A = Gm RL

Where RL is the parallel combination of all resistances in the plate circuit including the rp (plate resistance) of the tube itself. In this example,

RL = 4 k ohms x 260 k ohms / (4 k ohms + 260 k ohms) = 3939 ohms.

Note that this value is only about 1.5% off from 4000 ohms. Thus the gain may be calculated from the approximation,

A = Gm R

Where Gm is the Transconductance of the tube and R is the maximum impedance, at resonance, of the tuned circuit. If the error is large the exact equation,

A = Gm (rp * R / (rp + R)

Must be used. Where rp is the tube manual value for the plate resistance of the tube.

To those who think they have to carry out every calculation to 6 digits and believe the number to the last decimal place here's a wake-up call. Because of manufacturing differences and changes as tubes age the parameters are not very well known. I usually use a figure of 5% but I think that is likely on the conservative side. When we get around to doing calculations the answers are going to come out in dB. Although many pieces of test equipment have 1/100th dB resolution I think this is overkill to the extreme. If we decide that an error of 1 dB is the cutoff point then the maximum value R can have to allow us to use the approximate equation is,

Rmax = rp / 8.2.

So, if the maximum impedance of a resonant circuit is less than rp /8.2, 31.7 k ohms in this case, rp can be neglected and the gain becomes Gm R.

Let's see if we can find a more realistic example. The 80 meter band of a ham band only receiver might use a 10 μh coil that is tuned by a variable capacitor with a maximum capacitance of 200 pf. For a Q of 100 the value of the peak impedance, R, is 22.4 k ohms. This falls within our requirements of less than 31.7 k ohms for the 6BZ6 tube.

A = 8000 μ mhos x 22.4 k ohms = 179.2

That's a pretty respectable gain. However, It is almost 1 dB higher than the actual gain will be. The effect of low plate resistance is to decrease the gain at the center of the band and make it a little wider near the top. And don't forget one thing, this is for one tuned circuit only. If we were to make an IF strip with four 6BZ6s, and I don't know why anyone would do that, but if it should happen, the center frequency gain would be low by 4 dB, 1 dB for each tuned circuit. A single 6BZ6 is alright for an RF amplifier but when it comes to the IF amplifier we want that plate resistance to be as high as possible to avoid adversely affecting the bandwidth.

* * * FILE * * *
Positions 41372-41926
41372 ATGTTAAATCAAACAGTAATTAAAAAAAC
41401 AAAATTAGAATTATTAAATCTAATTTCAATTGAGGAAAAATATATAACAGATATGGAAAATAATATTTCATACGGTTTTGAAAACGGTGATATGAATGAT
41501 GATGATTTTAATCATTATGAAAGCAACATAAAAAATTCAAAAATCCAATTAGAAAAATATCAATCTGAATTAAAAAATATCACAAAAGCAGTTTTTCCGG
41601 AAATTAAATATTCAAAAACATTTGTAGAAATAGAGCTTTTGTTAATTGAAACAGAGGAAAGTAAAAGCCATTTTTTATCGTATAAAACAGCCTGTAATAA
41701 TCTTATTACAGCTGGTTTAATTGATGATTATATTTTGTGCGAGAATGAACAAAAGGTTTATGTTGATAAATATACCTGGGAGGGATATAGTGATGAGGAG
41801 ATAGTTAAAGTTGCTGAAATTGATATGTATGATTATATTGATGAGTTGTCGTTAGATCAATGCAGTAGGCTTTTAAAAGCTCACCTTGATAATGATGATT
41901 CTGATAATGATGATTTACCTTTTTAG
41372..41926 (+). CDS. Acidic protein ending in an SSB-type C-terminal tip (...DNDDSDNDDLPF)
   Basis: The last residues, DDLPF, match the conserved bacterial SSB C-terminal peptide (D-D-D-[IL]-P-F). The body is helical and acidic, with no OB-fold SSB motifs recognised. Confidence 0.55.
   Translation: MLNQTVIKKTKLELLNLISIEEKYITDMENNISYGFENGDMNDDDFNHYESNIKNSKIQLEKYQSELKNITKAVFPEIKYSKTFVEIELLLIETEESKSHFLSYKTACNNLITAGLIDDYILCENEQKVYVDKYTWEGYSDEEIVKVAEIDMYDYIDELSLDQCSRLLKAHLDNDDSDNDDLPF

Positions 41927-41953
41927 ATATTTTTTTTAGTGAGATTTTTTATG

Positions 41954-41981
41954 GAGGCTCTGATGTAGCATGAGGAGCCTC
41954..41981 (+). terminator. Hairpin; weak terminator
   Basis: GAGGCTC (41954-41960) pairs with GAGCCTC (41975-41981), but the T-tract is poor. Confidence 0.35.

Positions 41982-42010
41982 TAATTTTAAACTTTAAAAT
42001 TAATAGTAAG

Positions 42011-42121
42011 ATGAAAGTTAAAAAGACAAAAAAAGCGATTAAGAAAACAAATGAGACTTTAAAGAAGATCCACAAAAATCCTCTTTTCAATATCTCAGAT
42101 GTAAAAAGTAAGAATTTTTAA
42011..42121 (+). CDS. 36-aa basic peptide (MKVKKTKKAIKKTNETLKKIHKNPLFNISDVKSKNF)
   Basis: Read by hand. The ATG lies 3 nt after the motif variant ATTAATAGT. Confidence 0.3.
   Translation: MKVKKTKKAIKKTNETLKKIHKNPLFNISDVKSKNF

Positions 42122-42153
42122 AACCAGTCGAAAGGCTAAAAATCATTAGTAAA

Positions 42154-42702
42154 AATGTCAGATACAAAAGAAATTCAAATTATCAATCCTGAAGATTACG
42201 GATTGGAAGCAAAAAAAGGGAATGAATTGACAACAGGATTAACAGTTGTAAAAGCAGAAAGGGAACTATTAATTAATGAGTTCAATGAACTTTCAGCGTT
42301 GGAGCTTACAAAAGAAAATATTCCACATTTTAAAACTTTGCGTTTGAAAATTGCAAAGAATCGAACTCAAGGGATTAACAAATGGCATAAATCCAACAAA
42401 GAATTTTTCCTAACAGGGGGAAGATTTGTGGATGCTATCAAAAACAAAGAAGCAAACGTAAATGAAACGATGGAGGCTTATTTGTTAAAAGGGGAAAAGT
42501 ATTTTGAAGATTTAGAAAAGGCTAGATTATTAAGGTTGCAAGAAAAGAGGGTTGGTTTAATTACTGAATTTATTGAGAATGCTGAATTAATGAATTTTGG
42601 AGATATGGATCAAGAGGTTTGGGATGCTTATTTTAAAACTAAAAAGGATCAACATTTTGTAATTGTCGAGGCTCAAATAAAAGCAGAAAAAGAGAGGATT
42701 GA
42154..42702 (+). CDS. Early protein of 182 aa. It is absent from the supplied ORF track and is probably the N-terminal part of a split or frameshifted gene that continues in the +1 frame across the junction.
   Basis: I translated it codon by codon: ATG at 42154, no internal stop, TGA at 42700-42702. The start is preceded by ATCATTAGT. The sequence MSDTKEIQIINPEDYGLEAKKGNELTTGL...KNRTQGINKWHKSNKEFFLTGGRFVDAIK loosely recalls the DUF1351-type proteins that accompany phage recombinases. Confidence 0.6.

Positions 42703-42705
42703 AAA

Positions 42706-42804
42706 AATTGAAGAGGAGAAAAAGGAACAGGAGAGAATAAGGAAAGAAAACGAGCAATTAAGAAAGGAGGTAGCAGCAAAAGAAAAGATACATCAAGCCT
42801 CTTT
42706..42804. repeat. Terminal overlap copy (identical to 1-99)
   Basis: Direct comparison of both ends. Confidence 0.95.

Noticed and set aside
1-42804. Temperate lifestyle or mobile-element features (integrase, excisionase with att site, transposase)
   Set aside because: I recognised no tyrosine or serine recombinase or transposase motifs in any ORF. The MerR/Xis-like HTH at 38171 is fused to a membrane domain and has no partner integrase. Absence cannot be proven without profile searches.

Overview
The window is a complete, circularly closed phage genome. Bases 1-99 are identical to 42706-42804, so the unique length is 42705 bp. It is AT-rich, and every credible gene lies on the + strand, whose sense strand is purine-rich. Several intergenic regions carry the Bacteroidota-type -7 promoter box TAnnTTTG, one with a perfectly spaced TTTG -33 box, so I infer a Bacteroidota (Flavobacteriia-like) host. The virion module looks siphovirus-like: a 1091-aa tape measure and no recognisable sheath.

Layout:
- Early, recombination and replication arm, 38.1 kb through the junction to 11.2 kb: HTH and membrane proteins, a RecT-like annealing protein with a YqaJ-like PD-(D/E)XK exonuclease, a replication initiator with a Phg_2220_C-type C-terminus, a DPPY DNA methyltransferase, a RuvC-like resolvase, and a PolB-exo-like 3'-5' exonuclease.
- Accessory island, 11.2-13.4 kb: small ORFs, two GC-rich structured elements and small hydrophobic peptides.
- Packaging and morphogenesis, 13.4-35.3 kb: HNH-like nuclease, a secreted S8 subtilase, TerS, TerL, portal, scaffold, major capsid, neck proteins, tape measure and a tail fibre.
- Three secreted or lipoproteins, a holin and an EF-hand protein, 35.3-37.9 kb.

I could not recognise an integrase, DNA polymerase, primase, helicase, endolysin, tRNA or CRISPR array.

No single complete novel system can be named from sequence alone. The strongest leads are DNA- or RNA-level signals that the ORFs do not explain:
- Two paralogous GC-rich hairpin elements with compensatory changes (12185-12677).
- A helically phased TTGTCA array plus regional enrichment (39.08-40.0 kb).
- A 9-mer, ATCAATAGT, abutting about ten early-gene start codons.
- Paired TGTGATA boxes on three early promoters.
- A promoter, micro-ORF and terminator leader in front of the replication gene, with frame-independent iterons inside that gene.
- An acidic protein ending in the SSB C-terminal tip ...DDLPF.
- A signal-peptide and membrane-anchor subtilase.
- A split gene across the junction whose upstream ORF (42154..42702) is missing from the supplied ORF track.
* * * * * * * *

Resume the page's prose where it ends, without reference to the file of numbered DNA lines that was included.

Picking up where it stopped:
Calculating Image Rejection.

To calculate image rejection we need to know the formula for the ratio of impedance at any frequency to the impedance at resonance of a parallel tuned circuit. Since the formula for gain of an amplifier with a tuned circuit in its plate is linear this ratio will give the gain at any frequency as compared to the maximum gain of the amplifier.

We begin with the impedance equation for a parallel RLC circuit.

Z = sqrt(1/(1/R2 + (1/XL - 1/XC)2))

Where Z is the impedance of the circuit, R is the effective parallel resistance of the circuit, XL is the inductive reactance, and XC is the capacitive reactance, all values are in ohms.

This is the familiar square root of the sum of the squares from series resonant circuits but because this is a parallel circuit the "one over the sum of the one overs" must be included.

There are equations for all of these things which most of you probably know, or once knew, but here is a review. The equation for Q is different than the one you remember for series circuits. In fact it is upside down.

Q = R / XL So, R = Q XL

ω = 2 π f, any frequency.

ω0 = 2 π f0, the resonant frequency.

These two equations mean we can write the equations we need without having to write 2 π over and over.

XL = ω L

XC = 1 / (ω C)

ω0 = 1 / sqrt(L C)

Now here is the impedance equation again in a more user friendly form.

The attenuation ratio, gain at any frequency divided by the gain at the resonant frequency, AR is numerically equal to the impedance ratio. Therefore we divide the impedance at any frequency by the impedance at resonance.

Now to simplify we use the old rule from high school for dividing fractions "invert the divisor and multiply." So we multiply equation 1 by 1/R. But we must square it first to multiply inside the radicle.